The construction industry operates upon a regular rhythm of work carried out and paid for by interim payments which are intended to be more or less, but not precisely, right: final adjustment is made only when the project is over. The ebb and flow of materials and labour on the one hand and cash on the other works well enough when the contract is seen through to completion. This fluid situation can, however, give rise to real problems in ascertaining who owns construction materials when one of the parties is suddenly struck by insolvency.
One of the difficulties is that two legal regimes meet at the time that goods are delivered to site. Contracts for the supply of materials are governed by the Sale of Goods Act. Construction contracts are contracts to make up materials and fix them to a building: the Sale of Goods legislation does not usually apply. Further confusion is generated by the plethora of legal maxims used to describe half-understood concepts: Romalpa clauses, vesting clauses and 'Nemo dat quod non habet' (loosely: 'you can't give what you ain't got').
Contracts can be used to chart a path through this treacherous territory and to define where the risk of mid-project insolvency lies. Envisage the following situation:
Materials are supplied to a contractor by a supplier. Under the contract for sale, the supplier retains title in these goods until he is paid.
The contractor incorporates the materials into the works. Generally, if the contractor has good title, the materials then become the property of the employer, whether he has paid for them or not.
The materials are included in an interim valuation which is then paid by the employer.
The contractor goes into liquidation before paying the supplier.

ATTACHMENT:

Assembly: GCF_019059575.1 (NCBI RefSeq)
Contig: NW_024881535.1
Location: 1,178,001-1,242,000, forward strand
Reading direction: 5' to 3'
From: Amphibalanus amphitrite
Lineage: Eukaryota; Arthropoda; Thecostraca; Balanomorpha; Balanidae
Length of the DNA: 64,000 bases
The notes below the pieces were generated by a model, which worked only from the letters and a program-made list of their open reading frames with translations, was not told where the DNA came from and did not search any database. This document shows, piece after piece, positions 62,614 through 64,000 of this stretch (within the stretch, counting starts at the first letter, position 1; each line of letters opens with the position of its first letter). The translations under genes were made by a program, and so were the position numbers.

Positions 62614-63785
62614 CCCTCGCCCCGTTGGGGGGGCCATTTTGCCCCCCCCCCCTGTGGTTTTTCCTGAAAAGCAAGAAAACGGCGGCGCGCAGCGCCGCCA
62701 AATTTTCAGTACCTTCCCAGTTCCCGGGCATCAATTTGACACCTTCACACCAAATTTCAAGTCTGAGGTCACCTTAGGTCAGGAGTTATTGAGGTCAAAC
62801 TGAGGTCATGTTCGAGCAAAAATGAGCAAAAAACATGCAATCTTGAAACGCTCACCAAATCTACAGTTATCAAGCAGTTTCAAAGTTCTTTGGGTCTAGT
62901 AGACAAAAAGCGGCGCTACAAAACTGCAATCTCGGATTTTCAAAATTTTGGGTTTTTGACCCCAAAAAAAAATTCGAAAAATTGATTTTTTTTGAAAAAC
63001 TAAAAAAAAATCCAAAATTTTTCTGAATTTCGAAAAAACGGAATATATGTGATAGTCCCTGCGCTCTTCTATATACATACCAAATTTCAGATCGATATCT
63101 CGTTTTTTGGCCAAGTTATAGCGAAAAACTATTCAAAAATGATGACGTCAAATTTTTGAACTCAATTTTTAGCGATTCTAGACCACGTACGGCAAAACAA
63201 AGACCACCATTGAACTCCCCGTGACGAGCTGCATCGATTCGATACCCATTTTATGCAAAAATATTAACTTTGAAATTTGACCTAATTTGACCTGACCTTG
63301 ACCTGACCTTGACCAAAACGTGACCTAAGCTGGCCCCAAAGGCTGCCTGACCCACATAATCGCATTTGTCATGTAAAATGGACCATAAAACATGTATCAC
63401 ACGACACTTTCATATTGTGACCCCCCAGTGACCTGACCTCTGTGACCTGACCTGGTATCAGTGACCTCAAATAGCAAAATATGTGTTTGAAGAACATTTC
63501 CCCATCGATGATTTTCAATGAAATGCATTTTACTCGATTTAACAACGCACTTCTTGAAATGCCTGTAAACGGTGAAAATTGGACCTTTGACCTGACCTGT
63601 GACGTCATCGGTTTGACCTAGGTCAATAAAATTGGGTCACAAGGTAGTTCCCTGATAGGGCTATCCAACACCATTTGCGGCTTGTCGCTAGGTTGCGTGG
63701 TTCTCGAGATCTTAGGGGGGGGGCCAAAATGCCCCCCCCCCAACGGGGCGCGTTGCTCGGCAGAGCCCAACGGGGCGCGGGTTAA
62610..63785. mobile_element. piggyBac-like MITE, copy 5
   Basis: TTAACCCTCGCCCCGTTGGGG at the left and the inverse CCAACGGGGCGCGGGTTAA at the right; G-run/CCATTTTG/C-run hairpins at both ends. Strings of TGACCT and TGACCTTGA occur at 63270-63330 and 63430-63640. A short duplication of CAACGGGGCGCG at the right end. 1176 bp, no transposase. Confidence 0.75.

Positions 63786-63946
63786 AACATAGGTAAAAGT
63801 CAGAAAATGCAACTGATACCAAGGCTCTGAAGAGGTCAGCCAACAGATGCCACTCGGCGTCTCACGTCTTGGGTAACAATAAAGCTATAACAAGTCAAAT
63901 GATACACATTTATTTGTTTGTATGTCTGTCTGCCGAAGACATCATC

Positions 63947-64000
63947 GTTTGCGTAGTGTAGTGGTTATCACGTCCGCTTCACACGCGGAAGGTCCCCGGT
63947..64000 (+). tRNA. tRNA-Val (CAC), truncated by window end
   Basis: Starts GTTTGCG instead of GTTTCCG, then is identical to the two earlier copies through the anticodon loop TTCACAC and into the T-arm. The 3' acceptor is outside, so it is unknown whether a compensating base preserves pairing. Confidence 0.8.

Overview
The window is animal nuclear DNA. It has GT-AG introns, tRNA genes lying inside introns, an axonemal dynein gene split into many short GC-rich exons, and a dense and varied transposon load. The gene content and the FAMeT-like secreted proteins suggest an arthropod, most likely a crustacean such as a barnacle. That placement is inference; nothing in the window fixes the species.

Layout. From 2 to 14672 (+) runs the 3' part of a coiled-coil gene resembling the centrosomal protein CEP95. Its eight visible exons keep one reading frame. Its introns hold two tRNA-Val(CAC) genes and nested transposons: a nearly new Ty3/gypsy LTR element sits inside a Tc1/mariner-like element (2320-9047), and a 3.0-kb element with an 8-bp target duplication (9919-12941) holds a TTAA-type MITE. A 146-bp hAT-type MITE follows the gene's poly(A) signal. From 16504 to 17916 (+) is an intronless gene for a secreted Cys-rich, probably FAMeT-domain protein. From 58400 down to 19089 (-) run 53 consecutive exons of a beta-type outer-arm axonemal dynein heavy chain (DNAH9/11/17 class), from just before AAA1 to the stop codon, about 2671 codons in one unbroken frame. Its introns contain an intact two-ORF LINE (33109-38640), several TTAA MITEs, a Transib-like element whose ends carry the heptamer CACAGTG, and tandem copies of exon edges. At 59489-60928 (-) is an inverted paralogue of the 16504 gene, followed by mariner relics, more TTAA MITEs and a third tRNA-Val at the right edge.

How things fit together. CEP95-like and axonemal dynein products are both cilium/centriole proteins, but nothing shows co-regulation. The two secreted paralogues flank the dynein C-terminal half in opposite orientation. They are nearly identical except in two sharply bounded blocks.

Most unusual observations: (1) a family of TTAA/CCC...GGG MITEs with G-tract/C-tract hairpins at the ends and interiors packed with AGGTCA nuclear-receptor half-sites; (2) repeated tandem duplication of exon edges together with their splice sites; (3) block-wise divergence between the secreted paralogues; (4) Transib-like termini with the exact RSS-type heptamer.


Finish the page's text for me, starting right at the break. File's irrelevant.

So, who owns the materials? As always, it depends upon the facts of the particular case and the terms of the parties' contract. There are some surprises. So far as the employer is concerned, incorporation into the works is a key stage: after that, a contractor can sue for the price of the goods but cannot reclaim them. This is admirably illustrated by the rather macabre case of Sims v London Necropolis Co. The court held that a burial company, which had sold the plaintiff a burial plot and a monument, could not remove the monument even though the plaintiff had not paid for it, because it was fixed to his land.
Employers want the greater protection of owning materials as soon as they are delivered to site, particularly if they have been the subject of an interim payment. Many standard forms include vesting clauses, such as clause 16 of jct 80, which makes unfixed materials the property of the employer. A contractor cannot, however, pass on a better title than he has himself, so unpaid suppliers may still own the materials. Without the benefit of clause 16, the employer may find that he does not own unfixed materials even if he has paid for them.
Adopting the original theme that supply of materials and labour and payment for them flow through the project without crystallising precisely, the judge in W Hanson (Harrow) Limited v Rapid Civil Engineering decided that an interim valuation was merely 'a convenient means of determining the amount which should, in fairness to the contractor, be advanced to him from time to time against the contract sum', and did not necessarily mean that the employer had bought the materials so valued. These points illustrate the well-worn adage that, despite the complexities of the underlying legal principles, contractual precision is the best way to avoid being left high and dry when the tide unexpectedly rushes out.